This series consists of talks in the area of Condensed Matter.
One hallmark of topological phases with broken time reversal symmetry is the appearance of quantized non-dissipative transport coefficients, the archetypical example being the quantized Hall conductivity in quantum Hall states. Here I will talk about two other non-dissipative transport coefficients that appear in such systems - the Hall viscosity and the thermal Hall conductivity. In the first part of the talk, I will start by reviewing previous results concerning the Hall viscosity, including its relation to a topological invariant known as the shift.
Two-dimensional interacting electron gas in strong transverse magnetic field forms a collective state -- incompressible electron liquid, known as fractional quantum Hall (FQH) state. FQH states are genuinely new states of matter with long range topological order. Their primary observable characteristics are the absence of dissipation and quantization of the transverse electro-magnetic response known Hall conductance.
In two spatial dimensions, it is well known that particle-like excitations can come with fractional statistics, beyond the usual dichotomy of Bose versus Fermi statistics. In this talk, I move one dimension higher to three spatial dimensions, and study loop-like objects instead of point-like particles. Just like particles in 2D, loops can exhibit interesting fractional braiding statistics in 3D. I will talk about loop braiding statistics in the context of symmetry protected topological phases, which is a generalization of topological insulators.
We present an analytic, gauge invariant tensor network ansatz for the ground state of lattice Yang-Mills theory for nonabelian gauge groups. It naturally takes the form of a MERA, where the top level is the strong coupling limit of the lattice theory. Each layer performs a fine-graining operation defined in a fixed way followed by an optional step of adiabatic evolution, resulting in the ground state at an intermediate coupling.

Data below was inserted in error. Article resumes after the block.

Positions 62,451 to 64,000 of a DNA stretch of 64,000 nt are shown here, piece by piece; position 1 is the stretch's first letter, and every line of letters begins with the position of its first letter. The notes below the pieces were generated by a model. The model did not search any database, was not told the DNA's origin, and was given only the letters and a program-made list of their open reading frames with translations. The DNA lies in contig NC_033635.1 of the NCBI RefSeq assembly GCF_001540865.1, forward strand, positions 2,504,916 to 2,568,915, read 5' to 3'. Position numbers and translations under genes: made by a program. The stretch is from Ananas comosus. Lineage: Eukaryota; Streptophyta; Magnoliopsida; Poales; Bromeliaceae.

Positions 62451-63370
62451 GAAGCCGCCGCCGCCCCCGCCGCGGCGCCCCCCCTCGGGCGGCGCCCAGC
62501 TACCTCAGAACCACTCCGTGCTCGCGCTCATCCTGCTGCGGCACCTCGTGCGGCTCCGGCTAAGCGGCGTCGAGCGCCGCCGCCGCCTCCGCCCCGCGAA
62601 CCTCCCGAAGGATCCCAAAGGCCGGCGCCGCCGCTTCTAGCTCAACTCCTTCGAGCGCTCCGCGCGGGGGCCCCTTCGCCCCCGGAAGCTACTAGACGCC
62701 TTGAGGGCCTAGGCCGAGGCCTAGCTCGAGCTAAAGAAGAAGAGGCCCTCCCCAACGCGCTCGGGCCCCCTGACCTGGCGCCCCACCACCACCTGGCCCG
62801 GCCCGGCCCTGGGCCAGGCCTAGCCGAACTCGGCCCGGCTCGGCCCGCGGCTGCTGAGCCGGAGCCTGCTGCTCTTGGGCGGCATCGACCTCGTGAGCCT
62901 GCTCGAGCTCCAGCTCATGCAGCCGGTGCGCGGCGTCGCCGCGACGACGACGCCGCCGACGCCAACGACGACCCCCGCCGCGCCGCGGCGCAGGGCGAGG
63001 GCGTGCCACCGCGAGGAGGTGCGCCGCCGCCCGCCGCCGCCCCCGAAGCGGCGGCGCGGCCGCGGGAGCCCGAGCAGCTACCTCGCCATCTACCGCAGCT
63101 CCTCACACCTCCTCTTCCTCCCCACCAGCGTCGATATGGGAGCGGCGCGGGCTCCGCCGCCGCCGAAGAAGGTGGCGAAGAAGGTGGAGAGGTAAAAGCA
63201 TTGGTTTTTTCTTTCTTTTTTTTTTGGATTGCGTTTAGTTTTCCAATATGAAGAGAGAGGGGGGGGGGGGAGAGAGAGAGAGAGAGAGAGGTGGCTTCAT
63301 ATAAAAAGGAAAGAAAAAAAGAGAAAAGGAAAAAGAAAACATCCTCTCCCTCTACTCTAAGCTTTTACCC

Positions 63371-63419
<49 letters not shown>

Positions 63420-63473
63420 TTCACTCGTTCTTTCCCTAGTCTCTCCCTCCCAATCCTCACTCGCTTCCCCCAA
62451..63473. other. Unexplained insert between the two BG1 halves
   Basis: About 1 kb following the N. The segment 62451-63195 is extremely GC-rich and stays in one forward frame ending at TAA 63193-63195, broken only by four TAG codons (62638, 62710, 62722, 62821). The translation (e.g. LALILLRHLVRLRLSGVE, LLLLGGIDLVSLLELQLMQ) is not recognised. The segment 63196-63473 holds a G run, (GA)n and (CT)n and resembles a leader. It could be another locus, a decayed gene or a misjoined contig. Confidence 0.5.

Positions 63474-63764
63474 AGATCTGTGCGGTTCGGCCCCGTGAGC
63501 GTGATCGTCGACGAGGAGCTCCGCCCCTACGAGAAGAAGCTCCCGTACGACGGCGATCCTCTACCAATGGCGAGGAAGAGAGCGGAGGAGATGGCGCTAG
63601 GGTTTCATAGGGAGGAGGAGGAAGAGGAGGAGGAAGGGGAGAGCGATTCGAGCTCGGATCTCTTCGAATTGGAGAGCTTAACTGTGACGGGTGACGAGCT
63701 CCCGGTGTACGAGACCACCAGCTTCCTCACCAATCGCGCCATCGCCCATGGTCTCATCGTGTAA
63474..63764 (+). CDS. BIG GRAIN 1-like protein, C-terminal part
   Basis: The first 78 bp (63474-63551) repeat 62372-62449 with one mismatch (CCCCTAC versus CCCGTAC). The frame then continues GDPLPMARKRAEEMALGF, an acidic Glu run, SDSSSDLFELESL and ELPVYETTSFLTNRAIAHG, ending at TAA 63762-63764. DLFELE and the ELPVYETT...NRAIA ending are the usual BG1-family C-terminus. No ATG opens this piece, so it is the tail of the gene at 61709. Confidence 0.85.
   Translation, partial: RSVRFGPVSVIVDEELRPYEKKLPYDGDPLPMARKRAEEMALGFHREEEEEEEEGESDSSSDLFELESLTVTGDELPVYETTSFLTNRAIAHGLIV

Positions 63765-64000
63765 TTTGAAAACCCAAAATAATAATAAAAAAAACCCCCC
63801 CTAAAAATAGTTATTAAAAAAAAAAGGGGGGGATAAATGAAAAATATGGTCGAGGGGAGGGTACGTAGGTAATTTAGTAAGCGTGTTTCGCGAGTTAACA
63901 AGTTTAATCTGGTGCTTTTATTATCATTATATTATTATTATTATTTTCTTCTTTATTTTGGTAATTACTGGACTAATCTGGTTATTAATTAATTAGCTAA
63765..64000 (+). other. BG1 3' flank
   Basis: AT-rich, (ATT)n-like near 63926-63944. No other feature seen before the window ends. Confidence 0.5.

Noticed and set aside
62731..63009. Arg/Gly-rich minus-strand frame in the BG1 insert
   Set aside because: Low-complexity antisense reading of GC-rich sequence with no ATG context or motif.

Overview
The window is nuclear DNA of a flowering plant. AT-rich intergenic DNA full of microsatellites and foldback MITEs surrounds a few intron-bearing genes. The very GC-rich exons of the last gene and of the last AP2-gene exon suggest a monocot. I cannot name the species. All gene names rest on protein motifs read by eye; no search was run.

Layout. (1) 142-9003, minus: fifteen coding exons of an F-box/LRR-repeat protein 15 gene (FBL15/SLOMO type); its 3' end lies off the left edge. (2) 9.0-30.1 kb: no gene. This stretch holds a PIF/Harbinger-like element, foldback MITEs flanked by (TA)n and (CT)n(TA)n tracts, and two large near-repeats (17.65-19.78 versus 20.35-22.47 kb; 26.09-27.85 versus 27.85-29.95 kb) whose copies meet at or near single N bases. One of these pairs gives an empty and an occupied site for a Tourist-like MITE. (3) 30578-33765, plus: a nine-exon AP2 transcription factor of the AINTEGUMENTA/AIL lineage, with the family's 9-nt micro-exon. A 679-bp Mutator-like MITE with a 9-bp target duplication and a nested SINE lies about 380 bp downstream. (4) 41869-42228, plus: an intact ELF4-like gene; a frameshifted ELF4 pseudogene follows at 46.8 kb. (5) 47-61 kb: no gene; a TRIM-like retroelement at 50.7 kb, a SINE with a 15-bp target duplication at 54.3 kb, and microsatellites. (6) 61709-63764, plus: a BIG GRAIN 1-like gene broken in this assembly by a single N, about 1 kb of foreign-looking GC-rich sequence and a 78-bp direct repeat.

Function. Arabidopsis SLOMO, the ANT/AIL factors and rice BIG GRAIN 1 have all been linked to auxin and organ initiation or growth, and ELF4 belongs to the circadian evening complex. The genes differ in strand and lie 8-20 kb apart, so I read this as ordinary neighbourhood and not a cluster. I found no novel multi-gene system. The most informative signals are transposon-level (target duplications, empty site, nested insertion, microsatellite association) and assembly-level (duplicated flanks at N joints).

A featureless insulator is a gapped phase of matter that does not exhibit fractionalization or other exotic physics, and thus has a unique ground state. The classic albeit non-interacting example is an electronic band insulator. A standard textbook argument tells us that band insulators require an even number of electrons -- an integer number for each spin -- per unit cell.
I will discuss the violation of spin-charge separation in generic Luttinger liquids and investigate its effect on the relaxation, thermal and electrical transport of genuine spin-1/2 electron liquids in ballistic quantum wires. We will identify basic scattering processes compatible with the symmetry of the problem and conservation laws that lead to the decay of plasmons into the spin modes and also discuss Brownian backscattering of spin excitations.
I will discuss the violation of spin-charge separation in generic Luttinger liquids and investigate its effect on the relaxation, thermal and electrical transport of genuine spin-1/2 electron liquids in ballistic quantum wires. We will identify basic scattering processes compatible with the symmetry of the problem and conservation laws that lead to the decay of plasmons into the spin modes and also discuss Brownian backscattering of spin excitations.
We construct a model which realizes a (3+1)-dimensional symmetry-protected topological phase of bosons with U(1) charge conservation and time reversal symmetry, envisioned by A. Vishwanath and T. Senthil [PRX 4 011016]. Our model works by introducing an additional spin degree of freedom, and binding its hedgehogs to a species of charged bosons. We study the model using Monte Carlo and determine its bulk phase diagram; the phase where the bound states of hedgehogs and charges condense is the topological phase, and we demonstrate this by observing a Witten effect.
A quantum phase transition is usually achieved by tuning physical parameters in a Hamiltonian at zero temperature. Here, we demonstrate that the ground state of a topological phase itself encodes critical properties of its transition to a trivial phase. To extract this information, we introduce a partition of the system into two subsystems both of which extend throughout the bulk in all directions.
We show that for a system evolving unitarily under a stochastic quantum circuit, the notions of irreversibility, universality of computation, and entanglement are closely related. As the state of the system evolves from an initial product state, it becomes increasingly entangled until entanglement reaches a maximum. We define irreversibility as the failure to find a circuit that disentangles a maximally entangled state.